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Digital divide changing but not for students torn by it

April 8, 2010
University of Oregon
When students enter college, they either have it or they don't. And which side of the digital divide they fall on may well shape their identities and what route they take into careers.

When students enter college, they either have it or they don't. And which side of the digital divide they fall on may well shape their identities and what route they take into careers, suggests a new study.

The research looked at the computer technology knowledge of 500 undergraduate students and how skills they brought from high school impacted their early college coursework. The findings, published online in advance of regular publication in the journal New Media and Society, should be on the radar screens of both high school and university educators, says Joanna Goode, a professor of education studies in the University of Oregon's College of Education. Institutions, she said, "are perpetuating rather than resisting inequalities associated with the digital divide."

"I found that high-school opportunities around technology really shape students' abilities to engage fully in university academic life," Goode said. "If students don't have experiences in high school, they show up for college ill-prepared to have a variety of choices about which directions to go in their scholarship. Strong preparation, either at home or in high school, can really launch students into feeling successful in college. Insufficient preparation really gives students a sense of not belonging and a deficit in their own perspectives as academic beings."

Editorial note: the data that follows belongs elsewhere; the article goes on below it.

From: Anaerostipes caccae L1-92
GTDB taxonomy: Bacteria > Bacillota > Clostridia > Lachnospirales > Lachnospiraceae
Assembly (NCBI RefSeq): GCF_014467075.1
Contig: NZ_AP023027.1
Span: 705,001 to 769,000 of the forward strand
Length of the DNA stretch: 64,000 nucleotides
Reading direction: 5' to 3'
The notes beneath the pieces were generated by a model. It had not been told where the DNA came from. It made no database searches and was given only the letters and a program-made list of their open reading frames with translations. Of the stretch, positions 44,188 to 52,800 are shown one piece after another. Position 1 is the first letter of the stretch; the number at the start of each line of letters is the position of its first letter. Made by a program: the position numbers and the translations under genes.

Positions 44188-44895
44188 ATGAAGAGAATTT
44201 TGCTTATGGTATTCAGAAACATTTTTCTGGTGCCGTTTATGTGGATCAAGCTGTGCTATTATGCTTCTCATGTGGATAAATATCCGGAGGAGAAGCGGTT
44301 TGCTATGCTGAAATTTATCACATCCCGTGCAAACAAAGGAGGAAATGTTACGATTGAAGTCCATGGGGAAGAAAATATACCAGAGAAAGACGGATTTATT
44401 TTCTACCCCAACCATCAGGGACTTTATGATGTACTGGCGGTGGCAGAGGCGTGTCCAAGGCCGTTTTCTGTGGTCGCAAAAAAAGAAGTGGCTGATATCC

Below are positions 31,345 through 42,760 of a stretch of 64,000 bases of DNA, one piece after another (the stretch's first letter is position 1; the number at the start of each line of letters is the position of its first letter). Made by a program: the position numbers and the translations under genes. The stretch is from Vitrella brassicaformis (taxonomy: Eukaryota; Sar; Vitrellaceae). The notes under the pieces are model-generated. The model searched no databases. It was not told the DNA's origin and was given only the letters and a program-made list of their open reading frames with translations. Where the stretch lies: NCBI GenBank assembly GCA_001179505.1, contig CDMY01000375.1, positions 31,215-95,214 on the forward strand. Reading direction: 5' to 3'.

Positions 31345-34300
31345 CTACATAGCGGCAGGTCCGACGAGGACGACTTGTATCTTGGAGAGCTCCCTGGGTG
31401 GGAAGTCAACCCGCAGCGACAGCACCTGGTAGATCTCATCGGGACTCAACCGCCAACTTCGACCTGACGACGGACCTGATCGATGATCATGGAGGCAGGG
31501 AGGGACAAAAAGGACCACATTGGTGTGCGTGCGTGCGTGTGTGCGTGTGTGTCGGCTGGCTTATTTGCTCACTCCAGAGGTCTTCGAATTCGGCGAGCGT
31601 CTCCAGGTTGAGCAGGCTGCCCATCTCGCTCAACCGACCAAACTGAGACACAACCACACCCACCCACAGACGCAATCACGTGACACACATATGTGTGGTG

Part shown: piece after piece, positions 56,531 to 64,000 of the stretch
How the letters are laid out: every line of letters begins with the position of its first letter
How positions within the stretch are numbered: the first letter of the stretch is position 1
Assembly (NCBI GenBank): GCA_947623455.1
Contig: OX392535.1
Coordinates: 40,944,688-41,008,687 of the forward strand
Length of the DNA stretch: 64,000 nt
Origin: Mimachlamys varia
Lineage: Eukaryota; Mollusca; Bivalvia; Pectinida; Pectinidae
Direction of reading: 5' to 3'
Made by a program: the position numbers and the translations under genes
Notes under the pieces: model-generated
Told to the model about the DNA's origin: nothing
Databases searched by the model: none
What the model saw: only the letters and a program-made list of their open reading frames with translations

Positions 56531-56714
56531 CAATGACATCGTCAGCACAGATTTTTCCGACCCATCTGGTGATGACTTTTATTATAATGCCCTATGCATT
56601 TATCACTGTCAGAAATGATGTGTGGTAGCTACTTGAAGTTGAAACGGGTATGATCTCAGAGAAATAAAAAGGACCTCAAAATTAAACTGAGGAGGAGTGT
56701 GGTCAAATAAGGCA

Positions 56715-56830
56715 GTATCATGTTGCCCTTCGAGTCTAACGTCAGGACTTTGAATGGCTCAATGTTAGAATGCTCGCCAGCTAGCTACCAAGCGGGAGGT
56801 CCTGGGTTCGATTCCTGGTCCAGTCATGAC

The study, conducted in California with a comprehensive survey and selected follow-up interviews with three students with different technological experiences, captured a snapshot of the digital divide in 2004. While the definition of digital divide may need revision, Goode said, the problems identified in the study likely have gotten worse and need to be addressed.

Wikipedia -- an online knowledge source used by most college students, according to a recent study -- defines the digital divide as "the gap between people with effective access to digital and information technology and those with very limited or no access at all." Today, that definition might well be more about how people's identities -- tied to their understanding and use of computers and software -- create both academic opportunities and obstacles, Goode said. "While the knowledge divide is still important, at a fundamental level, it is now more a case of what is the context of using technology, and why does it matter for each individual?"

Computer technology and Internet access are keys to success in college, but students often had left high school with skills ranging from very little to fully saturated, Goode found. Very few of the students had received formal training geared for academic success in their high schools.

Goode became interested in studying the digital divide as the focus of her doctoral studies after witnessing students' problems with technology as a high-school teacher. "Do we all have to have the same knowledge about computers to be successful?" she asked. "Do scientists and artists have to know how to use the same tools? Well, no. I wanted to look at how this technology impacts peoples' real lives."

In her study, Goode chose three students with varying technology skills for in-depth interviews:

  • Lara, a first-generation student who moved to the U.S. from Mexico at age 16: She was given a computer, did not have Internet access at home but learned Microsoft Office. She earned extra credit by using PowerPoint in a crowded, under-funded high school where computer use was not taught. At college, she went through orientation and a summer minority program to get ready for campus, but didn't know until school started that Web skills were assumed to exist. She did not know how to obtain citations from a library's online card catalog to complete a paper, nor could she use science software needed for a class. Frustrated by her lack of online knowledge, she changed from a science major to Spanish. She later learned that the university offered free Internet access and provided access to free software.